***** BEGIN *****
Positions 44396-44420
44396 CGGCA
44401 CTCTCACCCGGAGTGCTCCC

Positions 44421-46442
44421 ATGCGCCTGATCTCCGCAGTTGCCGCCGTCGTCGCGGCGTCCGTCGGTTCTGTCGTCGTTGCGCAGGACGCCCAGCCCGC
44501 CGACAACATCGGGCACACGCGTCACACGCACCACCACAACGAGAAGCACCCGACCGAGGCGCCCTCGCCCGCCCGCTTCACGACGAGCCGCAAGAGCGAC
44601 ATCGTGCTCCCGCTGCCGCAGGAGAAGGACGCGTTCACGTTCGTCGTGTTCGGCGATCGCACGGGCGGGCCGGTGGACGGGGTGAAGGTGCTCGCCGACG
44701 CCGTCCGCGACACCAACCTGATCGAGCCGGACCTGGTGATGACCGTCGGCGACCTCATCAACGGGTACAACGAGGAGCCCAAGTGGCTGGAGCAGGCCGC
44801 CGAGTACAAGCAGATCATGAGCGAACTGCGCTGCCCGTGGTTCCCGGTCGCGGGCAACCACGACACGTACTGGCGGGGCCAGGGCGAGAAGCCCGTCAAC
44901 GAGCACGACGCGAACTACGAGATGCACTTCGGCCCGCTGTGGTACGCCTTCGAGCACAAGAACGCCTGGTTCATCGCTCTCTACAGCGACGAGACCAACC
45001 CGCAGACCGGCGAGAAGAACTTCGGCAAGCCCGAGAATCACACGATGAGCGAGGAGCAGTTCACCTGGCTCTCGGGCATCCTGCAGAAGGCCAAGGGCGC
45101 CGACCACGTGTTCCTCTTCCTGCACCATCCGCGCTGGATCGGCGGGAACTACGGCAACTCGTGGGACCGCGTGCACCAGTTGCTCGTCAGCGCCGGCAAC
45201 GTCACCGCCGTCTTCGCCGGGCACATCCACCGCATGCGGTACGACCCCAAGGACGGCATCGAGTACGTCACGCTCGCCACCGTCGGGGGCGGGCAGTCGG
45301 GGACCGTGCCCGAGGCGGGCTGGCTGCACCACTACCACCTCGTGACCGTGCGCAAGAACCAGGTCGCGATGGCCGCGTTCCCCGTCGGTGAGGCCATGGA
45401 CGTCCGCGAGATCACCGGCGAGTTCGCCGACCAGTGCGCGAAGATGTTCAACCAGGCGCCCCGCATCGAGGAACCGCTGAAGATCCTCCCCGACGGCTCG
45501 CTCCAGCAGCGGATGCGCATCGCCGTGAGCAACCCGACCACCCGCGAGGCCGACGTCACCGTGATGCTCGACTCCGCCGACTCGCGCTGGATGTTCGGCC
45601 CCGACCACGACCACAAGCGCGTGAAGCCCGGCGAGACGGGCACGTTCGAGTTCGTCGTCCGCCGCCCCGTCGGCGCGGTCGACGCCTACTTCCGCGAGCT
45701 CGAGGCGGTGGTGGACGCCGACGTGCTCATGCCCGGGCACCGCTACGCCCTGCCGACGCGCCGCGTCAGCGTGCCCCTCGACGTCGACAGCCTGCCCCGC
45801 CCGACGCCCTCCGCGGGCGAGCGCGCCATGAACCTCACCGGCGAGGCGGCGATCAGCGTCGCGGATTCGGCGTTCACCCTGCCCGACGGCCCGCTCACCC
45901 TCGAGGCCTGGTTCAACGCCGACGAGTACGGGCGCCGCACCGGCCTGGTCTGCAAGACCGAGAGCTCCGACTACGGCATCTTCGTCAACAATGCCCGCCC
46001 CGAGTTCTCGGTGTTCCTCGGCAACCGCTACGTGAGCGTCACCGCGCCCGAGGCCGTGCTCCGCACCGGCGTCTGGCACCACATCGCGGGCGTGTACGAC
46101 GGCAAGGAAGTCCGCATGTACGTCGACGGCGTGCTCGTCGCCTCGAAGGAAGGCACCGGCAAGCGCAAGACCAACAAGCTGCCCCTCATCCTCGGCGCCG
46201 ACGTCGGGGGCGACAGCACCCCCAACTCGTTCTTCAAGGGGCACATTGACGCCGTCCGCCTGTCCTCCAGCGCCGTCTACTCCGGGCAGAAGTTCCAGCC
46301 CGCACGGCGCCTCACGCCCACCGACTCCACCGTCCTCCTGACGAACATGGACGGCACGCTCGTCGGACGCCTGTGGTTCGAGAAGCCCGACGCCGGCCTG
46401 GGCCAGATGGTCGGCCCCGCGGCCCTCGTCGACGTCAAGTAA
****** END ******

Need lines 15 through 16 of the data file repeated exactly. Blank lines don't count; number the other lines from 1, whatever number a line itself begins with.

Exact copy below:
45401 CGTCCGCGAGATCACCGGCGAGTTCGCCGACCAGTGCGCGAAGATGTTCAACCAGGCGCCCCGCATCGAGGAACCGCTGAAGATCCTCCCCGACGGCTCG
45501 CTCCAGCAGCGGATGCGCATCGCCGTGAGCAACCCGACCACCCGCGAGGCCGACGTCACCGTGATGCTCGACTCCGCCGACTCGCGCTGGATGTTCGGCC